On Wed, Dec 9, 2009 at 2:04 AM, Pauli Virtanen <pav@iki.fi> wrote:
ti, 2009-12-08 kello 22:26 -0800, Dr. Phillip M. Feldman kirjoitti:
> Darren Dale wrote:
> > On Sat, Mar 7, 2009 at 5:18 AM, Robert Kern <robert.kern@gmail.com> wrote:
> >> On Sat, Mar 7, 2009 at 04:10, Stéfan van der Walt <stefan@sun.ac.za>
> >> wrote:
> >> > 2009/3/7 Robert Kern <robert.kern@gmail.com>:
> >> >> In [5]: z = zeros(3, int)
> >> >>
> >> >> In [6]: z[1] = 1.5
> >> >>
> >> >> In [7]: z
> >> >> Out[7]: array([0, 1, 0])
> >> >
> >> > Blind moment, sorry.  So, what is your take -- should this kind of
> >> > thing pass silently?
> >>
> >> Downcasting data is a necessary operation sometimes. We explicitly
> >> made a choice a long time ago to allow this.

I'd think that downcasting is different from dropping the imaginary
part. Also, I doubt a bit that there is a large body of correct code
relying on the implicit behavior. This kind of assertions should of
course be checked experimentally -- make the complex downcast an error,
and check a few prominent software packages.

An alternative to an exception would be to make complex numbers with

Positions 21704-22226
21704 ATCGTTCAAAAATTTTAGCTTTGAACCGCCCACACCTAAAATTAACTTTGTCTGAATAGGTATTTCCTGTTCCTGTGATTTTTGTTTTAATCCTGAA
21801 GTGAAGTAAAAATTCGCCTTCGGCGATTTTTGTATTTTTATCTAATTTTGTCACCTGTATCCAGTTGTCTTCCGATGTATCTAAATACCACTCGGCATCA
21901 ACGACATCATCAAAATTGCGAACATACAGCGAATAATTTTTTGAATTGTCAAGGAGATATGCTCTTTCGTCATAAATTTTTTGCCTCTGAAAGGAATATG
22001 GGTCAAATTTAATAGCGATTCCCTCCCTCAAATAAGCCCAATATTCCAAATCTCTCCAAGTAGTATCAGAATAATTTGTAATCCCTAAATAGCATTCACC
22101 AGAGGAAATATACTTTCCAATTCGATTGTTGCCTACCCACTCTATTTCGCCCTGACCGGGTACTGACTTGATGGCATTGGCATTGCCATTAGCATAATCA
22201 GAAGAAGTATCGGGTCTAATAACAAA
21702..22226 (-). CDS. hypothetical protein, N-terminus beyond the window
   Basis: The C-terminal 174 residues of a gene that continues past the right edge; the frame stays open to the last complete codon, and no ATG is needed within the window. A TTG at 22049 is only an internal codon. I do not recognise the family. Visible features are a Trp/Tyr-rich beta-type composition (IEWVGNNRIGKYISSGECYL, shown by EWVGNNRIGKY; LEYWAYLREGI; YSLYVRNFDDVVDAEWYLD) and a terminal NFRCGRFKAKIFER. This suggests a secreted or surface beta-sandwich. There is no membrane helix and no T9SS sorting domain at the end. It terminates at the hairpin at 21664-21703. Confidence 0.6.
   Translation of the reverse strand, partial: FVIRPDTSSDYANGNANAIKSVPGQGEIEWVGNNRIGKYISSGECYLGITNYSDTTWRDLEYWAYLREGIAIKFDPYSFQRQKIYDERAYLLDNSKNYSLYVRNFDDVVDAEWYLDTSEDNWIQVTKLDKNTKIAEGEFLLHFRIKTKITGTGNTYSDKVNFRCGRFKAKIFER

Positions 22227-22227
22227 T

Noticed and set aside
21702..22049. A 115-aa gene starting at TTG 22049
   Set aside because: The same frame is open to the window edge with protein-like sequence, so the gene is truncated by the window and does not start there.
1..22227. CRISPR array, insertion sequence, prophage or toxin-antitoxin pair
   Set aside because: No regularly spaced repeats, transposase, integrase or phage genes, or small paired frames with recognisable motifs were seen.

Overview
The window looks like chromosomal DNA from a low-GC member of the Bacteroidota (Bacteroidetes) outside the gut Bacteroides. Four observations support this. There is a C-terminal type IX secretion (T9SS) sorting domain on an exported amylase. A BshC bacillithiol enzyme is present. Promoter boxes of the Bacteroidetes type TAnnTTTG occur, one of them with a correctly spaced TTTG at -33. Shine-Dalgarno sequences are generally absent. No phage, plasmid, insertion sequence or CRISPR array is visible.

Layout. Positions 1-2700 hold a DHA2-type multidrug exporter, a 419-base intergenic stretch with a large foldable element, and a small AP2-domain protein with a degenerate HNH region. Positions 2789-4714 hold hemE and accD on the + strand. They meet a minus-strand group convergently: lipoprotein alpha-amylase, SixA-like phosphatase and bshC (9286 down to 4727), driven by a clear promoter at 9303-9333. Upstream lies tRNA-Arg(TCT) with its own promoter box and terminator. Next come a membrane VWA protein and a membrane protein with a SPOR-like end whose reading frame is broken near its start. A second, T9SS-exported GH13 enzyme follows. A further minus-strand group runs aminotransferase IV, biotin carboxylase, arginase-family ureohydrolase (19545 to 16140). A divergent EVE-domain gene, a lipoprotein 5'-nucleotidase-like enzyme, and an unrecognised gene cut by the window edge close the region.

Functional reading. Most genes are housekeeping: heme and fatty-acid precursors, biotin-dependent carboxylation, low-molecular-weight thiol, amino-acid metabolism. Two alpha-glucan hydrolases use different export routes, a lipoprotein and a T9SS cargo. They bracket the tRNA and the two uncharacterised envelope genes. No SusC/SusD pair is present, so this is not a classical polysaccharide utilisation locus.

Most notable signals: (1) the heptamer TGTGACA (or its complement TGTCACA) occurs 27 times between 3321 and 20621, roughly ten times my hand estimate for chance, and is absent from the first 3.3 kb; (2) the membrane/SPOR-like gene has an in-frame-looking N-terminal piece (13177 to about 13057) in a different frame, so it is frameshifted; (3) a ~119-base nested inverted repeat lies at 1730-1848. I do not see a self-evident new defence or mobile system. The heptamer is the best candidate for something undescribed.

nonzero imaginary parts to cast to *nan*. This would, however, likely
lead to errors difficult to track.

Another alternative would be to raise an error only if the imaginary
part is non-zero. This requires some additional checking in some places
where no checking is usually made.

At least I tend to use .real or real() to explicitly take the real part.
In interactive use, it occasionally is convenient to have the real part
taken "automatically", but sometimes this leads to problems inside

Nevertheless, I can't really regard dropping the imaginary part a
significant issue. I've sometimes bumped into problems because of it,
and it would have been nice to catch them earlier, though. (As an
example, scipy.interpolate.interp1d some time ago silently dropped the
imaginary part -- not nice.)

It looks like a lot of folks have written or met buggy code at one point or another because this behaviour. And finding the problem is a hassle because it doesn't stand out. I think that makes it a candidate for a warning simply because we want to help people write correct code and that is a significant issue. So

+1 for raising a warning in this case.

I feel the same about silently casting floats to integers, although that doesn't feel quite as strange because one at least expects the result to be close to the original. I think the boundaries are

unsigned discrete <- signed discrete <- real line <- complex plane

The different kinds all have different domains and crossing the boundaries between kinds should only happen if it is the clear intent of the programmer. Because python types don't match up 1-1 with numpy types this can be tricky to enforce but I think is worthwhile to keep it in mind.